Abstract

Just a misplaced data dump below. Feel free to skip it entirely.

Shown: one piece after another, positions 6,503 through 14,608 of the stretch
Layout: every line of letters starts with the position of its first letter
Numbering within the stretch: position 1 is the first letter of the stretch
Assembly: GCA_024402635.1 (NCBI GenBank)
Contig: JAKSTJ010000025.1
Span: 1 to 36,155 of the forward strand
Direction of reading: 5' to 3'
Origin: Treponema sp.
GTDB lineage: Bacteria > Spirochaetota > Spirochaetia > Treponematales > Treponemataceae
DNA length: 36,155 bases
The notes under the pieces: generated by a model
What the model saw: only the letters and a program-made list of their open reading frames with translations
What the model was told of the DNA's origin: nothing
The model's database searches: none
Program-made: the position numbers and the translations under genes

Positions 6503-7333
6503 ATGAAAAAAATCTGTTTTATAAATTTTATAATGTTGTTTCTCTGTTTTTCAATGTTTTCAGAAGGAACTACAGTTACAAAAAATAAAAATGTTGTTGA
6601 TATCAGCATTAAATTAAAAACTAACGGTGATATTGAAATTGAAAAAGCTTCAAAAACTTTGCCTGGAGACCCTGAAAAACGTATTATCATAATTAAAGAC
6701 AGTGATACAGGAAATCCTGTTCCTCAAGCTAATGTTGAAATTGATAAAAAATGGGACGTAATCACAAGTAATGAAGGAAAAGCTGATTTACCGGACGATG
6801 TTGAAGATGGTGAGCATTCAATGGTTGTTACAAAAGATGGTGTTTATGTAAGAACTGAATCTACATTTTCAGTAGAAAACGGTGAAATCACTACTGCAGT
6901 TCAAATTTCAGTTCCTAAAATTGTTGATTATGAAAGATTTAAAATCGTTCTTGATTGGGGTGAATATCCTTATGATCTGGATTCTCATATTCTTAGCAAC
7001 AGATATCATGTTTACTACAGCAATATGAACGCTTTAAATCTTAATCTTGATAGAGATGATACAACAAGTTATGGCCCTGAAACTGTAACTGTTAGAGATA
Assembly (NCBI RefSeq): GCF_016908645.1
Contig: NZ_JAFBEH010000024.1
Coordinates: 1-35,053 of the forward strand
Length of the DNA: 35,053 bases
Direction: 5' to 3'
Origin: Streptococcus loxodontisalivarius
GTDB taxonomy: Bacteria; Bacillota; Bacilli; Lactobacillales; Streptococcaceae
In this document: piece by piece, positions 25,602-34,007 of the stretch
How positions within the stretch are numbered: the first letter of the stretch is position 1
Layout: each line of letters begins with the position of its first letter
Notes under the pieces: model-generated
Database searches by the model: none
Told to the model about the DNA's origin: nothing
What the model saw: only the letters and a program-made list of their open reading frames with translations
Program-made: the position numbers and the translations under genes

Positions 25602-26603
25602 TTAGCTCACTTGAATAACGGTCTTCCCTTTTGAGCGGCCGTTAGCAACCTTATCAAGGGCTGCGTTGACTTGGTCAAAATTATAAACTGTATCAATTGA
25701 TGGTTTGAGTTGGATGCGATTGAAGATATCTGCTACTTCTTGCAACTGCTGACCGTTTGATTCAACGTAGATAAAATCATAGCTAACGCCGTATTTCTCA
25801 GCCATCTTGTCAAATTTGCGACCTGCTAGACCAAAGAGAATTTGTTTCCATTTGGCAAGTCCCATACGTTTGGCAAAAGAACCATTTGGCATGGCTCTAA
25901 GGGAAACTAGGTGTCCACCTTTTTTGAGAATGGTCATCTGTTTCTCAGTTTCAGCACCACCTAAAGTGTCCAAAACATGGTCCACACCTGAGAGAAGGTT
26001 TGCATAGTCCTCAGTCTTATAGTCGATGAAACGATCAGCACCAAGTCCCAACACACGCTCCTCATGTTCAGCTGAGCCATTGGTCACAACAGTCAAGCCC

The Skaergaard intrusion of East Greenland is characterized by unusually low sulfur (S) and high metal/S ratios. Explanations range from S lost during cooling to suggestions that low S was characteristic of the original magma. A nonequilibrium thermodynamic analysis of modal variations in the chilled margin and Lower Zone is consistent with a late stage reaction of chalcopyrite → magnetite ± bornite + Slost; the pre-reaction assemblage was dominated by chalcopyrite with a Cu:S mass ratio ∼1:1, a ratio unusually low for an undegassed hotspot basalt. A comparison with other hotspot and flood basalt provinces suggests that these magmas can lose significant S to recirculating shallow-level degassed magma. It is concluded that degassing of the parent Skaergaard magma prior to solidification and continuous vapor loss during crystallization both contributed to the overall high metal/S ratios of the Skaergaard system.

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